A direct mailing for 888.com, an online casino, stated on the front: "Inside: NO DEPOSIT BONUS & Amazing offers ..." Text inside stated "NO Deposit Bonus - 888.com has opened you a Casino-on-Net account with free £10 in it! No registration - No deposit - No strings attached ... Go to your [provider] email account - Open your Casino-on-Net password email - Download & start playing - Enjoy your free £10".
The recipient, who gambled the free £10 and won £10.70 but was then told he could not withdraw his winnings because a minimum withdrawal amount applied, challenged whether the ad was misleading for not stating that condition.
888.com (888) said that Casino-on-Net's withdrawal policy did not allow for withdrawals of less than £30, and that amount needed to have been wagered before it could be withdrawn. They said the promotional material sent to customers stated that promotions were subject to Casino-on-Net's End User License Agreement and Bonus Policy, and that, when players opened an account with Casino-on-Net, they expressly consented to the agreement. They said the fourth paragraph of the agreement included a link to allow the player to review the withdrawal policy before signing up. They said it explicitly stated the minimum amount required for a withdrawal using the different options available to players. They said the funds won by the player as a result of the promotion were available to him for further use, subject to the withdrawal requirements that the player would have consented to when he originally took up the offer. They said the player would have been able to add future bonus amounts to his account but, because Casino-on-Net's policy was that an amount needed to have been wagered before it could be withdrawn, a player might be prevented from withdrawing from their account even if the balance exceeded £30. If winnings exceeded £30, however, they could be withdrawn.
The ASA noted that players needed to agree to Casino-on-Net's End User License Agreement and Bonus Policy, which included their withdrawal policy, when they opened their account and that they could place a bet with the initial £10 without needing to add any of their own money to it. However, we also noted that players would not be able to make any withdrawals until their winnings amounted to £30 and that that condition was stated in the End User License Agreement and Bonus Policy but not in the ad. We noted that the ad stated "... No deposit - No strings attached ..." and considered it was likely that players whose winnings from the initial £10 amounted to less than £30 might want to withdraw them without accumulating more by placing additional bets. We considered the minimum £30 withdrawal policy was a significant condition likely to influence players' initial decision to take advantage of the offer in the first place and should have been stated in the ad. Because it was not, we concluded that the ad was misleading.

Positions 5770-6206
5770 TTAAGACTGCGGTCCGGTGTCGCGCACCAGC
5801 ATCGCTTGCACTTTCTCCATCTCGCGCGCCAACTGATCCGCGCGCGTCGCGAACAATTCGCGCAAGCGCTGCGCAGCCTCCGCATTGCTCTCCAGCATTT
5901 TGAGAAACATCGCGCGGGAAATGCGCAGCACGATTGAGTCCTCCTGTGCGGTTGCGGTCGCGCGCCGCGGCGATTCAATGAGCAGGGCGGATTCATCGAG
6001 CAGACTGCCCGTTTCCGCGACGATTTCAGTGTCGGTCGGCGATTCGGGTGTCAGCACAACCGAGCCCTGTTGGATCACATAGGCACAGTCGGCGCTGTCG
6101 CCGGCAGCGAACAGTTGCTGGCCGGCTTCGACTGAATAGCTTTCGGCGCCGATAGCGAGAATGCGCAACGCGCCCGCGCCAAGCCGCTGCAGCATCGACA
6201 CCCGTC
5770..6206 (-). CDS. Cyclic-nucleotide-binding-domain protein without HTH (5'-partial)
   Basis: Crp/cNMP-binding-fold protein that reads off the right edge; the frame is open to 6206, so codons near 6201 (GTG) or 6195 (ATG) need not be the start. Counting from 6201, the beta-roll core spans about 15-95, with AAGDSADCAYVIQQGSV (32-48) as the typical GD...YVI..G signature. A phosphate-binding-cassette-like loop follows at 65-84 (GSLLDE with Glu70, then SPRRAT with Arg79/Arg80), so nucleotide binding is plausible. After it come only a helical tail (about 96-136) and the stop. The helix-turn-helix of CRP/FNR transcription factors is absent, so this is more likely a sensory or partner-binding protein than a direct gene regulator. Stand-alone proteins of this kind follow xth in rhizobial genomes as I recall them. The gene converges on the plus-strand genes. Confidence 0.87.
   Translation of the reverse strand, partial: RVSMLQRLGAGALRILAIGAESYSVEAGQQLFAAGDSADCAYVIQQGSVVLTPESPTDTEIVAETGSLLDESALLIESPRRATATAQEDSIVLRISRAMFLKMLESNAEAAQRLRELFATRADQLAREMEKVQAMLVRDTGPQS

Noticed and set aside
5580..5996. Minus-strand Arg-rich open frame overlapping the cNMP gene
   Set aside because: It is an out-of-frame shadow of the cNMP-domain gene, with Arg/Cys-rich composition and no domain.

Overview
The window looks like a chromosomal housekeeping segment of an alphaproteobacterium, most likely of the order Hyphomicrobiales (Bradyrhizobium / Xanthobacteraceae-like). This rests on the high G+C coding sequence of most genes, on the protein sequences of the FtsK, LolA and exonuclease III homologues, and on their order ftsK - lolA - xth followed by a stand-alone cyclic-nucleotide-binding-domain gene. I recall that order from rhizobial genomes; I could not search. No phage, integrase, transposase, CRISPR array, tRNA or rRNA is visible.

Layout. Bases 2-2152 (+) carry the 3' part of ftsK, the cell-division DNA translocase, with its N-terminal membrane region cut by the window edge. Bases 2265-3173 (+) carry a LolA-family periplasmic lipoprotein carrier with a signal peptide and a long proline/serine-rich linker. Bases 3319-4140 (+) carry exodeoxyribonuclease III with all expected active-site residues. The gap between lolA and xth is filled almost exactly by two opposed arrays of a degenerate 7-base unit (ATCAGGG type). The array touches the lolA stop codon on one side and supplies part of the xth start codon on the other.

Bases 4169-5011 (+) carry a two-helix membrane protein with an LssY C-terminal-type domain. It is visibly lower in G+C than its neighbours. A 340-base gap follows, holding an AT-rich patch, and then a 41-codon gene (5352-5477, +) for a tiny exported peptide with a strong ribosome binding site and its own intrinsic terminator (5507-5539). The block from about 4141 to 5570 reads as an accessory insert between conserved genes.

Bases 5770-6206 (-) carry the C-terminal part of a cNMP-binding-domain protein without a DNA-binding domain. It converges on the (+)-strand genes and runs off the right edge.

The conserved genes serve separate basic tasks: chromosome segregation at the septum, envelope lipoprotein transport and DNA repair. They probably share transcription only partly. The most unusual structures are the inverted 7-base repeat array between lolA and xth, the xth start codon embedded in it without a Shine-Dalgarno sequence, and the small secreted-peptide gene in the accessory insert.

The ad breached CAP Code (Edition 12) rules
Marketing communications must not materially mislead or be likely to do so.
Marketing communications must not mislead the consumer by omitting material information. They must not mislead by hiding material information or presenting it in an unclear, unintelligible, ambiguous or untimely manner.
Material information is information that the consumer needs to make informed decisions in relation to a product. Whether the omission or presentation of material information is likely to mislead the consumer depends on the context, the medium and, if the medium of the marketing communication is constrained by time or space, the measures that the marketer takes to make that information available to the consumer by other means. (Misleading advertising) and 3.9 3.9 Marketing communications must state significant limitations and qualifications. Qualifications may clarify but must not contradict the claims that they qualify. (Qualification).
The ad must not appear again in its current form. We told 888.com to ensure significant conditions were stated in their ads in future.